Event 3: Couple 2 eventually takes their leave and we are now left with just couple 1. My ‘real’ couple. The simple, understated ones who have more pressing matters to attend to than their social media feed. Wait what’s this…oh no…no…don’t…come on man…I vouched for you… Goddamnit. Displeased with the shocking (though to me also humorous and humanizing) interruption of couple 2, the man in couple 1 asks his friend to re-record the whole thing so they can ‘get the right video’. They reset to their positions, and I have to watch as he once again gets down on one knee. Once again delivers the same speech (although, is it my imagination or are there more sobs and half tears and dramatic fluff in this version) and the woman once again feigns surprise, shock, delight, and delivers that oh-so-real-and-honest reaction of ‘oh my god, you’re so awkward’. Real life take 2, the realler life.
I’ve lost faith in humanity at this point. I feel betrayed by my ‘real’ couple. I know right now it must seem like such an inconvenience and taint on an otherwise perfect proposal, but in the long run I think I and any couple would appreciate that little humanizing part of the story. The part you can’t make up.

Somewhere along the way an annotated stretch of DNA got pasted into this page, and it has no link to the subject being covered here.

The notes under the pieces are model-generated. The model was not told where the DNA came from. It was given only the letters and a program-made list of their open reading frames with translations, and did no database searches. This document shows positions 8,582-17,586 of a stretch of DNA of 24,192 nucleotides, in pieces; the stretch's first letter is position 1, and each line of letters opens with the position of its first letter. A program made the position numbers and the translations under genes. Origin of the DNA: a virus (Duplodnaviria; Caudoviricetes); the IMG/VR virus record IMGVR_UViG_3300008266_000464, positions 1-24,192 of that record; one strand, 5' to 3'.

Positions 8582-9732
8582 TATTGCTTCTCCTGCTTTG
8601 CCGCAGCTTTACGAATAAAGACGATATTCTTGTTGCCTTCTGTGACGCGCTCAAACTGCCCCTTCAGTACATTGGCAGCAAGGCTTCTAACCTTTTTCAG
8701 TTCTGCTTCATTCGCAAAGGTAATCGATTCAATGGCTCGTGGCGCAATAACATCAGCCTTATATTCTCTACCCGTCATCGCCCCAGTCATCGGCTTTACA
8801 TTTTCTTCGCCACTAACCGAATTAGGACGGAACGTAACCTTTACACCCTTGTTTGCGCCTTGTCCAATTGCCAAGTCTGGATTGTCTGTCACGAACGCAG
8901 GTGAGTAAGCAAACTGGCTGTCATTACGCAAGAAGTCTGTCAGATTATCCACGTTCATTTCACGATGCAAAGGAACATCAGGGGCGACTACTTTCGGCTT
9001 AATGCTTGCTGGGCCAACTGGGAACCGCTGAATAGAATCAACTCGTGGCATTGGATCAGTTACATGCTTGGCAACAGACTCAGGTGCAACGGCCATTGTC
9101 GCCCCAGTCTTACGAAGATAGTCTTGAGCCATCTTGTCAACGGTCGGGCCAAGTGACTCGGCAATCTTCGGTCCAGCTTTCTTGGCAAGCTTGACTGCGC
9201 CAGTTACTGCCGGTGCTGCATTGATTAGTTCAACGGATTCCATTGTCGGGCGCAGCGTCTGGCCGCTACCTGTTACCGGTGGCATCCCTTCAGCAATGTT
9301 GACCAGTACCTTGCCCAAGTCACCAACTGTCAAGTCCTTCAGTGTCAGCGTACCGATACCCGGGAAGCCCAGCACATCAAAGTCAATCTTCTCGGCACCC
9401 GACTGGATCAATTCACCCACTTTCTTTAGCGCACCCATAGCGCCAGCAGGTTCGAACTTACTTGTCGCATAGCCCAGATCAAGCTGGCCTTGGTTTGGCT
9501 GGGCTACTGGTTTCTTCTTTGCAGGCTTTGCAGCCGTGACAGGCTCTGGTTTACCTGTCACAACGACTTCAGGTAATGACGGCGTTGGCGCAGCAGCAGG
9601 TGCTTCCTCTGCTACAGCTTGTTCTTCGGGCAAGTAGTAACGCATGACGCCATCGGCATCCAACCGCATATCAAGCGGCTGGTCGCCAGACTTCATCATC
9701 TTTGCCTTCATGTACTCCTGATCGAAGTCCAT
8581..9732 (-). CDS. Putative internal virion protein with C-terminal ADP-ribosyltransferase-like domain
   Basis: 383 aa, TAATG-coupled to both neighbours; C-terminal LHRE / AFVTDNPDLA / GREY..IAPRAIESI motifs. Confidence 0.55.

My parents didn’t have a picture perfect proposal. My father basically asked my mother over the phone if she’d want to join him in the US and get married. Their wedding reception took place at a Chinese restaurant, and not the gourmet kind. The Christmas Story ‘deck the harrs with bars of forry’ kind. It was ‘general Tso’s chicken or sesame beef’. Everyone got a fortune cookie. They’ve come a very long way since then. Both had long and successful careers in their respective fields and now they’re business owners. I asked them, if they had the chance, would they redo their wedding, or maybe do it over now that they’re much more comfortable and established. You know, they really honestly wouldn’t want either. They said how it happened is how it was supposed to happen, and it’s a funny story and a reminder of what they’ve been through. They want to remember it exactly as it was.